Support for many people relates to an office IT guy or a comfortable bra size. But not for me. Loyalty is the virtue that defines and separates the beloved and irrelevant in our lives. Too often this feels like a forgotten, almost alien, concept in modern football with its single serving fans drinking pitchers of Fosters on faux leather pub sofas and the online post-match rage, blame culture and insecure trolling from young men who have not yet known the touch of a woman.
For 90 minutes of a largely Emmanuel Adebayor-free game, I sang in the trenches. When other less hardy away fans fell quiet or filtered out of that soulless stadium, forged in the pits of corporate hell, I found empowering, Spurs-fuelled words to fill their absence. In the second half, real Tottenham supporters, the true and blue bloods, stood and joined me in song and an omnishambles of a game, punctuated by under-par refereeing, poor form and absent heroes, soon faded from view. We were back where we were supposed to be, singing and supporting, representing and validating the club that we love and cherish to the depths of our souls. The regular silence of Arsenal ‘fans’ (with their team clearly in command) was all too predictable. A hooped, old school scarf is not an indication of loyalty. It’s a statement of wankerism.
The calamity Kyles, Walker and Naughton, were thankfully withdrawn at half-time by Andre Villas-Boas and then fortunes, for the most part, improved. The hapless Naughton was, in fairness, playing out of position at left back but Walker now sadly resembles a human road sign. His best defensive moves this season have taken place on Twitter. He needs time off the field to regroup and return a better player. At the moment, he’s an accident waiting to happen. Anyone who doubts the corn-rowed brilliance of Benoit Assou-Ekotto, take a drug test now. This option does not apply to Jack Wilshere, the human equivalent of a Coke Zero.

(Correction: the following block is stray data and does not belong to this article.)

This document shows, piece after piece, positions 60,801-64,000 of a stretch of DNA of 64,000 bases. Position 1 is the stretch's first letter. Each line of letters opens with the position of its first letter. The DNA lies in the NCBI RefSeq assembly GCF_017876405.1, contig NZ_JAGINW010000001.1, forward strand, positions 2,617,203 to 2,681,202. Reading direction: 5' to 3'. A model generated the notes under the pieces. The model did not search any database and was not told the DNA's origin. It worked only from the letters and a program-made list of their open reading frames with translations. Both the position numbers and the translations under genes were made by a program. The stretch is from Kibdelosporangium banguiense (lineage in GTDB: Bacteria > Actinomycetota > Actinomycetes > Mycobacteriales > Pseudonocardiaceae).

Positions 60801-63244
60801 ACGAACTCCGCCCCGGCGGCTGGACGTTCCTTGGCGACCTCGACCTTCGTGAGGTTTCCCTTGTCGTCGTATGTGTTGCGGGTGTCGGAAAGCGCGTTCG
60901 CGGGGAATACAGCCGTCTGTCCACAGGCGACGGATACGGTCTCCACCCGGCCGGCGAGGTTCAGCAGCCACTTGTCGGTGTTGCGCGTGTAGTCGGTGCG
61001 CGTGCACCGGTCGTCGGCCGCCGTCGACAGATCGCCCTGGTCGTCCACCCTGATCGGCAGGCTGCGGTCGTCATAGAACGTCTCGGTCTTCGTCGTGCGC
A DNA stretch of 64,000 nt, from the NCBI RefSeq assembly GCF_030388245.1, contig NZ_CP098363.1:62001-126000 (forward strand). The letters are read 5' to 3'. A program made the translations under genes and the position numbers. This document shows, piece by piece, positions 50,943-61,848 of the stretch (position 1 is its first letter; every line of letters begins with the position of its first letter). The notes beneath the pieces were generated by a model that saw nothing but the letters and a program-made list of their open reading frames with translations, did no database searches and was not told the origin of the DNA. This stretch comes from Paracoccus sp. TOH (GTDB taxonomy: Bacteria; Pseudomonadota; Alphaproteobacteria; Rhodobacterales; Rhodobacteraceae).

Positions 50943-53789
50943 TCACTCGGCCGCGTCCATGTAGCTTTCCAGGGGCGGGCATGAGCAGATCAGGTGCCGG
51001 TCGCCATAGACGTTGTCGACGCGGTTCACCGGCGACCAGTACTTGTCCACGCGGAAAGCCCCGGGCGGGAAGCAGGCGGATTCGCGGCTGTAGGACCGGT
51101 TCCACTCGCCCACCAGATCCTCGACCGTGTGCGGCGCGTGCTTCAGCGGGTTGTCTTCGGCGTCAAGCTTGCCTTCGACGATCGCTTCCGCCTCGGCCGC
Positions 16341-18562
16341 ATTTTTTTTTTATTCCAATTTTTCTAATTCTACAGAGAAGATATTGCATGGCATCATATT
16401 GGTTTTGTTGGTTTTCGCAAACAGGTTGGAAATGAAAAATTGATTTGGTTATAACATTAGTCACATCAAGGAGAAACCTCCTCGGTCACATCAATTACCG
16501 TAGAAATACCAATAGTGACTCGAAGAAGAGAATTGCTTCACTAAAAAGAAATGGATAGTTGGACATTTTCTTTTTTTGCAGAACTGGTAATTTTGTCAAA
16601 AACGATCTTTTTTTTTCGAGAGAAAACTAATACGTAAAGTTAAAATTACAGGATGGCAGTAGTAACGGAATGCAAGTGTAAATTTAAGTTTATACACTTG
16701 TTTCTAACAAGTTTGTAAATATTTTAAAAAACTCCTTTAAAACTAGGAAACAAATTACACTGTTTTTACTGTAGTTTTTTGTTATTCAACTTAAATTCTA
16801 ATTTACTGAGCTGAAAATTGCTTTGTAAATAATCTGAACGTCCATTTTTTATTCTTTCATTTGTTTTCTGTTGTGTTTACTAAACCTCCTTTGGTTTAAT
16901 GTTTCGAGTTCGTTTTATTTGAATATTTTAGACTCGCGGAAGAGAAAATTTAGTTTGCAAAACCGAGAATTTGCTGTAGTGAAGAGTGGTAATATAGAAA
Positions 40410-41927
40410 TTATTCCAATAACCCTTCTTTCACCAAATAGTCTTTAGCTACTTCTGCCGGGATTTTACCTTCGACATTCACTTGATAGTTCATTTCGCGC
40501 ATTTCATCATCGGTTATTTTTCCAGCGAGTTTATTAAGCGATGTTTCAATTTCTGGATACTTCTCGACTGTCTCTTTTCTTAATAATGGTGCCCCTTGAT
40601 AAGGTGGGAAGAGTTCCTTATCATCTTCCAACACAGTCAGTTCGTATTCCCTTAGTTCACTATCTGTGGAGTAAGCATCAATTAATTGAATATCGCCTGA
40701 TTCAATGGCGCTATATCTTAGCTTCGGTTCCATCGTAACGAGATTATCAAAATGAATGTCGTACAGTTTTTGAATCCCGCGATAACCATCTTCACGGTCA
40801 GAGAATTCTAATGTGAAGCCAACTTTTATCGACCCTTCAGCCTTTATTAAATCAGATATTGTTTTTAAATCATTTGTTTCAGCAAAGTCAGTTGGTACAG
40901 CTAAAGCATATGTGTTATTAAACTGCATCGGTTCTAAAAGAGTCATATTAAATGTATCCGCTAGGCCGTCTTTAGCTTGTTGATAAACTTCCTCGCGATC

One cannot help but feel a little sorry for Villas-Boas. There is a hefty asterisk associated with his early Spurs ‘failure’. The Portuguese is an inverted Harry Redknapp, an increasingly luckless individual whose every tactic or turn appears hampered by key injuries or Daniel Levy’s calamitous ‘everything must go’ summer squad sale. An anorexic, striker light bench will now weaken further in light of Adebayor’s suspension. We’re down to a solitary striker (as grimly predicted on this blog) for the next three league games. Lucy Pinder has greater options up front. And she could easily distract Jermain Defoe should West Ham field her next weekend. Dodgy Davids Sullivan and Gold certainly have form in this area.
The largely misleading 5-2, 10-man defeat may appear a life and death result now, but the Adebayor sending off (yellow or red?) and key injuries were mitigating factors. Spurs bossed the game with 11 men and half a team missing before old foe Howard Webb (who missed Mario Balotelli’s three-stamp on Scott Parker) rejoiced in an instant dismissal for Adebayor. Yet this is not an exceptional Arsenal team but a club in a tailspin that requires a one man advantage or the helping hand of a human billiard ball. For all Spurs’ limitations, we still have a more than decent chance of finishing ahead of celebrated heterosexual Sol Campbell’s favourite north London team.
As I zig-zagged through the shuffling red-shirted zombies on my way back to my local pub in Crouch End, I almost pitied the celebrating bug-faced hordes. Three points cannot cure personal deformity. Within a few games, South London’s finest will lose again and this brief sense of joy and entitlement will swiftly be replaced by limp-wristed threats of bin bags and those embarrassing ‘Wenger out’ protests.
Let them have their false dawn. I walked into that hellhole Tottenham and I walked out with Tottenham branded on my heart, guts and soul. And I wouldn’t have it any other way.